In a move reminiscent of the Soviet-era jamming of radio signals, independent internet news outlets had their sites blocked under new amendments to the Law on Information, Information Technologies and Protection of Information adopted in February. They include: Grani.ru, Kasparov.ru, EJ.ru, the blog of the opposition activist Aleksei Navalny on the Moscow Echo radio station website and the Livejournal.com website which hosts many popular blogs.
Around the same time, the Moscow-based online news site Lenta.ru lost nearly half its employees after the editor-in-chief was replaced by a pro-Kremlin appointee.
Another independent outlet, the opposition cable TV channel Dozhd (Rain), was taken off the air in some areas after it invited a public debate about military decisions made during World War II. It continues to broadcast over the internet.
In today’s Russia, it is getting increasingly difficult to criticize the authorities or publish inconvenient truths. And where the law or other forms of censorship fail to silence the media, physical violence often prevails.
Just last month, a BBC crew came under attack while reporting on the spill-over effects in southern Russia of the armed conflict in neighbouring Ukraine. They were beaten up and had equipment smashed by unknown assailants. When they returned to their car after reporting the incident at a police station, they discovered that their memory cards left inside it had been erased.
Also last month, a Dozhd TV producer was hospitalized after she was attacked outside her home in Moscow.
Since the murder of Anna Politkovskaya, several other journalists have been killed for reporting on thorny topics. Their murders are not being investigated effectively.
No political will for justice
When it comes to demanding justice in Anna Politkovskaya’s case, Novaya Gazeta is among the outlets that has had the beat covered from the start.
But their dedicated reporting has not been enough to hold officials to account and ensure that the judicial system functions properly. Glaring gaps still remain in the public’s knowledge of the case, explained Anna’s son, Ilya Politkovskiy, in a recent meeting with Amnesty International.
“We still know nothing about who ordered the killing, but Russia’s state media is trying to portray that the case is over,” he said.
The Prosecutor’s Office is supposed to be on the victims’ side in court hearings, but Anna’s family have made it no secret that they disagree with the Prosecutor’s legal strategy and the incomplete justice it has delivered after five years and two trials.
Ilya does not dispute the involvement of the five men convicted in June – two of whom received life sentences. But he said he believes they were only mid-ranking law enforcement officials who were in it for the money and had no political interest in his mother’s killing.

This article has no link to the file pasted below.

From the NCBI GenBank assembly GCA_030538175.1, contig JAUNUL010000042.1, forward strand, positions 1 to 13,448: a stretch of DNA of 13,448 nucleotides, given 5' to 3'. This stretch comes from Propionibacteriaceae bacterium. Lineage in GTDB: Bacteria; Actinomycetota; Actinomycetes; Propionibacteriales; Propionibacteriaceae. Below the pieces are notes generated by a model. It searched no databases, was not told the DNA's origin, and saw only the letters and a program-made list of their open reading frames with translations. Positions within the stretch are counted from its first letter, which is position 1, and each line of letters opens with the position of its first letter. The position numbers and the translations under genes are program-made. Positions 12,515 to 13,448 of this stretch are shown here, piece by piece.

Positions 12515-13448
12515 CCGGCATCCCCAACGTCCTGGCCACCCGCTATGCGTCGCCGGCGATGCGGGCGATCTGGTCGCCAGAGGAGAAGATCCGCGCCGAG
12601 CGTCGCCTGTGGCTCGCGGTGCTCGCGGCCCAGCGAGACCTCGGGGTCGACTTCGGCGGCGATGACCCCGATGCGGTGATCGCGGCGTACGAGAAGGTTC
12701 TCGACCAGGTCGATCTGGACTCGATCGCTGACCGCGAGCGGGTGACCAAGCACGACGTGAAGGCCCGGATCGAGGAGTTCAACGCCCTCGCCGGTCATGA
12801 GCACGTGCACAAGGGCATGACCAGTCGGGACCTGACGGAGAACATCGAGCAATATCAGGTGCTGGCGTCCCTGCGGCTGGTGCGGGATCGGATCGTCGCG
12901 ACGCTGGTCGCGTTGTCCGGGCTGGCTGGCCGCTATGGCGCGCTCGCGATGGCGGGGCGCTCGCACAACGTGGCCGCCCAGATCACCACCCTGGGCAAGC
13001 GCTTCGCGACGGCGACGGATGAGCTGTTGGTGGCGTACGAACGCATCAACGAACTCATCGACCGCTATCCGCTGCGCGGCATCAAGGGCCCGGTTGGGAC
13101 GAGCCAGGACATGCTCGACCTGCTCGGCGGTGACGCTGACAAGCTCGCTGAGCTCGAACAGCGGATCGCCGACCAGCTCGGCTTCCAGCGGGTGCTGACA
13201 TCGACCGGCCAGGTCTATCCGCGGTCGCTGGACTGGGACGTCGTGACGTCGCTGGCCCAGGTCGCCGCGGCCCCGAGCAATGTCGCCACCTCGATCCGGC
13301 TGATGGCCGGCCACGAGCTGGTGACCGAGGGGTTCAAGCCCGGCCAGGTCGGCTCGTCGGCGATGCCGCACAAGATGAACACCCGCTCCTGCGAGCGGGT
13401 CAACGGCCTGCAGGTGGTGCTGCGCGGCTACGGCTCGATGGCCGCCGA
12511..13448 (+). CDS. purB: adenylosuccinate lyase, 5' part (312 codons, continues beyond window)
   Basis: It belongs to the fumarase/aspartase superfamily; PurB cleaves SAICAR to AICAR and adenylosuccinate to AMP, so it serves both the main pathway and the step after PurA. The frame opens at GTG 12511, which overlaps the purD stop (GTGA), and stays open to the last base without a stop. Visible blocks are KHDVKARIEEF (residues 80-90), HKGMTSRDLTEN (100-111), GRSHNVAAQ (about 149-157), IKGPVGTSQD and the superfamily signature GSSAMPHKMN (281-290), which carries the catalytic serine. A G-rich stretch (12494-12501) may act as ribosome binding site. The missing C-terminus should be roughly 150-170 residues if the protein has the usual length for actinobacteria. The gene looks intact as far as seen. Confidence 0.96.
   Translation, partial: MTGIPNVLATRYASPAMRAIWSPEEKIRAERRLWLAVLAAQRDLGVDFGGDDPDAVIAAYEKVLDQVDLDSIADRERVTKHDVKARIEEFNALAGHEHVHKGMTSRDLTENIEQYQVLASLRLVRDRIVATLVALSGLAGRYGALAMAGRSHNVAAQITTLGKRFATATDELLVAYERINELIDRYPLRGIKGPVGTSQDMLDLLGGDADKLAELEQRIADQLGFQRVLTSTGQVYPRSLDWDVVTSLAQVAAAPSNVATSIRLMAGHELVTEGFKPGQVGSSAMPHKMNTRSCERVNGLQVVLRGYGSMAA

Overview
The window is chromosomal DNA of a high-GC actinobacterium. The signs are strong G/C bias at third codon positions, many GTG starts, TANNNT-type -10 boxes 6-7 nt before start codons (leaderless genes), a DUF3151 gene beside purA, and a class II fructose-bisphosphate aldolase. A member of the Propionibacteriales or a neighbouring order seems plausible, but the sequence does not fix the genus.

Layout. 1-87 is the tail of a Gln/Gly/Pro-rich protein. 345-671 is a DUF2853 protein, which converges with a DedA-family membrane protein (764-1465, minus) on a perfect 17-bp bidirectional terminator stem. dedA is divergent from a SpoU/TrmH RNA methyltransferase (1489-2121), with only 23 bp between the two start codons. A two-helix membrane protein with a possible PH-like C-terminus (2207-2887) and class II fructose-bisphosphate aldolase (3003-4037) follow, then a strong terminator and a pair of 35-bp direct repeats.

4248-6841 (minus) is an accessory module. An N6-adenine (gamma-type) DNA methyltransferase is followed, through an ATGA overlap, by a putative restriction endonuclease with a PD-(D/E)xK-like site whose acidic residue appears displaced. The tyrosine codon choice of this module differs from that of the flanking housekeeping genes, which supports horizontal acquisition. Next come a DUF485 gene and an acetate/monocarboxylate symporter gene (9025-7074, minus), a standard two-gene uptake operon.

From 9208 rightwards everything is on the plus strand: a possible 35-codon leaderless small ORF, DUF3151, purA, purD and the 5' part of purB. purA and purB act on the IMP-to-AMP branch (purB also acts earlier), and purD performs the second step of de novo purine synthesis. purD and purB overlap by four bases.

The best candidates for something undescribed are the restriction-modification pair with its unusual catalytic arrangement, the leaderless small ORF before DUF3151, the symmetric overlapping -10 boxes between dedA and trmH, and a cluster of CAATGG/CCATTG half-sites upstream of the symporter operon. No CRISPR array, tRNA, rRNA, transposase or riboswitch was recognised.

“From our point of view, I don’t think they even know who she was,” he said.
Anna Politkovskaya’s family have repeatedly exhorted the five – or anyone else with information – to come forward and testify about who planned and ordered the 2006 murder. But they have so far kept shtum.
“I think we will only have the truth when there is a new government. You need to have political will. After that, everything will go fast and we’ll have results. At the moment it’s going nowhere,” Ilya said.
Amnesty International believes the process has left too many questions unanswered and full justice will not be served until those who ordered Anna’s murder are identified and face the courts.
Flowers for Anna
Anna Politkovskaya and her work are memorialized in a bronze plaque down the side of Novaya Gazeta’s front wall, facing towards the street. On a recent morning, a sole carnation was placed on a plinth underneath.
Following this theme, Amnesty International activists around the world are calling on newspapers in their countries to mark the eighth anniversary of her murder on 7 October. Its activists will create origami flowers representing the front pages of newspapers and print-outs of the online media outlets’ mastheads that have supported this initiative. These flowers will be placed in front of her memorial plaque at Novaya Gazeta.
The action is intended to be a public reminder that while Anna’s life was violently snuffed out, her work to defend human rights and speak truth to power will never be forgotten. People around the world stand in solidarity with her family and former colleagues who continue to demand the truth and full justice for her killing.
Despite the rapidly shrinking space for freedom of expression, many people in Russia are speaking out. Between 6 and 12 October Amnesty International activists stand with them in solidarity during a week of action to make sure Russia’s leaders know that the rest of the world will not be silent. Take action and find out more on www.amnesty.org/Speak-Out-Russia.